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savior

[seyv-yer] /ˈseɪv yər/
noun
1.
a person who saves, rescues, or delivers:
the savior of the country.
2.
(initial capital letter) a title of God, especially of Christ.
3.
(initial capital letter) Classical Mythology. an epithet of Artemis.
Also, saviour.
Origin
1250-1300
1250-1300; Middle English saveour, sauveur < Old French sauvëour < Late Latin salvātor, equivalent to Latin salvā(re) to save1 + -tor -tor
Related forms
saviorhood, saviorship, noun
undersavior, noun
Can be confused
savior, savor, savory.
Usage note
See -or1.
Dictionary.com Unabridged
Based on the Random House Dictionary, © Random House, Inc. 2014.
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Examples from the web for saviour
  • What this leaves you with is many gods but no saviour for your self-inflicted ideology.
  • Once, metaphors were hailed as the saviour of computing.
  • Certainly noone can be a saviour of any nation noone is perfect.
  • He was a control freak, who created a proprietorial cash cow, while convincing his exploited customers that he was a saviour.
  • Increasingly, they are looking to the generic-drugs industry as a saviour.
  • More recently, his thoughts have settled on a different saviour: nuclear energy.
  • Unless it has a saviour model up its sleeve now, it will struggle.
  • They have a saviour who desires the salvation of every human being.
British Dictionary definitions for saviour

saviour

/ˈseɪvjə/
noun
1.
a person who rescues another person or a thing from danger or harm
Word Origin
C13 saveour, from Old French, from Church Latin Salvātor the Saviour; see save1

Saviour

/ˈseɪvjə/
noun
1.
(Christianity) Jesus Christ regarded as the saviour of men from sin
Collins English Dictionary - Complete & Unabridged 2012 Digital Edition
© William Collins Sons & Co. Ltd. 1979, 1986 © HarperCollins
Publishers 1998, 2000, 2003, 2005, 2006, 2007, 2009, 2012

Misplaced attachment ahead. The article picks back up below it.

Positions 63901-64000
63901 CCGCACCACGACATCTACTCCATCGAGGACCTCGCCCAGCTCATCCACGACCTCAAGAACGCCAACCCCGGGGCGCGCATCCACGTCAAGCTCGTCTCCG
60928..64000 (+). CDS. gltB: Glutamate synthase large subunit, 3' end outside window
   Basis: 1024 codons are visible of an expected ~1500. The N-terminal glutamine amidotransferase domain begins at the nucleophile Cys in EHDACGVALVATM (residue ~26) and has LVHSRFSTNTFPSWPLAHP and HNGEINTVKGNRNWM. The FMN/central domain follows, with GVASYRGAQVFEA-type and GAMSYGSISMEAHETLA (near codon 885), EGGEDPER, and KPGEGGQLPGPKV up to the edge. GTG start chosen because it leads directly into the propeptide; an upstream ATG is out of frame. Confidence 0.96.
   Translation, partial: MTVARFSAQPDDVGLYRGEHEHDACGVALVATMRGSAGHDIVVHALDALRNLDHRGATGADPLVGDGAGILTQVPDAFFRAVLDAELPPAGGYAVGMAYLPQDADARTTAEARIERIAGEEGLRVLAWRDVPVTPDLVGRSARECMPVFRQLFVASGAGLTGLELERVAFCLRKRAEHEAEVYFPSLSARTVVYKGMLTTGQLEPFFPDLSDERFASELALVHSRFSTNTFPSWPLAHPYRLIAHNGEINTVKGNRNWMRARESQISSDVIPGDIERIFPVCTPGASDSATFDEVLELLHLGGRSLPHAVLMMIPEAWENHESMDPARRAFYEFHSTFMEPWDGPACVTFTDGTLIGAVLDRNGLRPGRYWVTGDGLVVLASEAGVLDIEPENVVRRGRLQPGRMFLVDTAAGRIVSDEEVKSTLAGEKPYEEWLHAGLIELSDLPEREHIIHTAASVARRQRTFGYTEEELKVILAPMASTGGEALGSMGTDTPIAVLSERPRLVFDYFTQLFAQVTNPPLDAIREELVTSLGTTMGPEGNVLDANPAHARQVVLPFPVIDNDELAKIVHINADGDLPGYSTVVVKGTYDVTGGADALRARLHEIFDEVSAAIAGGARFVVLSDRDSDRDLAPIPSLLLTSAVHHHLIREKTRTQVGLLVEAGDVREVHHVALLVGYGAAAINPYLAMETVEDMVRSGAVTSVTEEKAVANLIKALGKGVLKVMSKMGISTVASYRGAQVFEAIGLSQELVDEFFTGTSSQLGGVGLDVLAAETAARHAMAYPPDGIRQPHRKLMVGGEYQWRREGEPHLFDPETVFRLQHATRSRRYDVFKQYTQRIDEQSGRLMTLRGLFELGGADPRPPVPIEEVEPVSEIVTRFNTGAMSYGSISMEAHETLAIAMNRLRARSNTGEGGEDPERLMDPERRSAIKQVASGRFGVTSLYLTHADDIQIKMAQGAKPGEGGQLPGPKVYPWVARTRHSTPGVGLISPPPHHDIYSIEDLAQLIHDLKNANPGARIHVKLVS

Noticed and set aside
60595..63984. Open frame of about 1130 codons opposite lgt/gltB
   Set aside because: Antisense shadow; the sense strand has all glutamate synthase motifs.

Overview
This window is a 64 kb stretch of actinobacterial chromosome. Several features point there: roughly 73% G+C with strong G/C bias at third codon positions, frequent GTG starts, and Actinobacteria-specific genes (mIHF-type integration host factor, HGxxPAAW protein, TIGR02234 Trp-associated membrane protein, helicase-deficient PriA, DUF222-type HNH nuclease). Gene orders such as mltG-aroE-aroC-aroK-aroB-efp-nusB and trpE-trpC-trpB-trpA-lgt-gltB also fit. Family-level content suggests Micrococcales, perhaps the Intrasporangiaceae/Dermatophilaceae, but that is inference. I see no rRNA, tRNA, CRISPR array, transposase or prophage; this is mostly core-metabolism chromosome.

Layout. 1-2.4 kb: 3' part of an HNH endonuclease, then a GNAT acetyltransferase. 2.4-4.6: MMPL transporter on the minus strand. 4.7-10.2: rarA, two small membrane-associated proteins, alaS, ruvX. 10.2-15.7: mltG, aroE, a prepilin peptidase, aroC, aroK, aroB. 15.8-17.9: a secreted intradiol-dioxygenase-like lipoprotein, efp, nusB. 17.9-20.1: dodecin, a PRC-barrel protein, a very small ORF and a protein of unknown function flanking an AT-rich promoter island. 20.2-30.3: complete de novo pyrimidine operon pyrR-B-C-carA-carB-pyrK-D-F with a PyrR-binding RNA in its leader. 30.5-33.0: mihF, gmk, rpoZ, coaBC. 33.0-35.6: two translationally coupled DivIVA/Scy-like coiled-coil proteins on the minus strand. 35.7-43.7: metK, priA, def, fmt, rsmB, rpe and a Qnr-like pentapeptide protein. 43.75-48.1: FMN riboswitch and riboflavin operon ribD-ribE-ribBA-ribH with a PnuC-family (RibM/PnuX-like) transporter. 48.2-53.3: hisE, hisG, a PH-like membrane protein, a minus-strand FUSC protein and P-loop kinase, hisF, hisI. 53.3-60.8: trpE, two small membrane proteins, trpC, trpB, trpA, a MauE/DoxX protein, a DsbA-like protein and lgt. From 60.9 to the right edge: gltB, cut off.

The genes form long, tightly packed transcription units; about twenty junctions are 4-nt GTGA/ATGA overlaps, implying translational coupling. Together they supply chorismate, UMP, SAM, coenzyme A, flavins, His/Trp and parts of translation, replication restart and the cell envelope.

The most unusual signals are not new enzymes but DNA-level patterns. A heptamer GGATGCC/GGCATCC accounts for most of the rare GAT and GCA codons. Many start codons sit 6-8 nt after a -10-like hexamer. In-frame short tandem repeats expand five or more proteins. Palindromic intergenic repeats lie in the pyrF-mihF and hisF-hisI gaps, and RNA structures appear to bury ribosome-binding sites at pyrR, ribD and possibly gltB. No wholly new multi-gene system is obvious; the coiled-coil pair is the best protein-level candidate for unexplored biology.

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Word Origin and History for saviour
n.

chiefly British English spelling of savior (q.v.); for suffix, see -or.

savior

n.

c.1300, "one who delivers or rescues from peril," also a title of Jesus Christ, from Old French sauveour, from Late Latin salvatorem (nominative salvator) "a saver, preserver" (cf. Spanish salvador, Italian salvatore), from salvatus, past participle of salvare "to save" (see save (v.)). In Christian sense, a translation of Greek soter "savior." Replaced Old English hælend, literally "healing," noun use of present participle of hælan (see heal).

Online Etymology Dictionary, © 2010 Douglas Harper
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saviour in the Bible

one who saves from any form or degree of evil. In its highest sense the word indicates the relation sustained by our Lord to his redeemed ones, he is their Saviour. The great message of the gospel is about salvation and the Saviour. It is the "gospel of salvation." Faith in the Lord Jesus Christ secures to the sinner a personal interest in the work of redemption. Salvation is redemption made effectual to the individual by the power of the Holy Spirit.

Easton's 1897 Bible Dictionary
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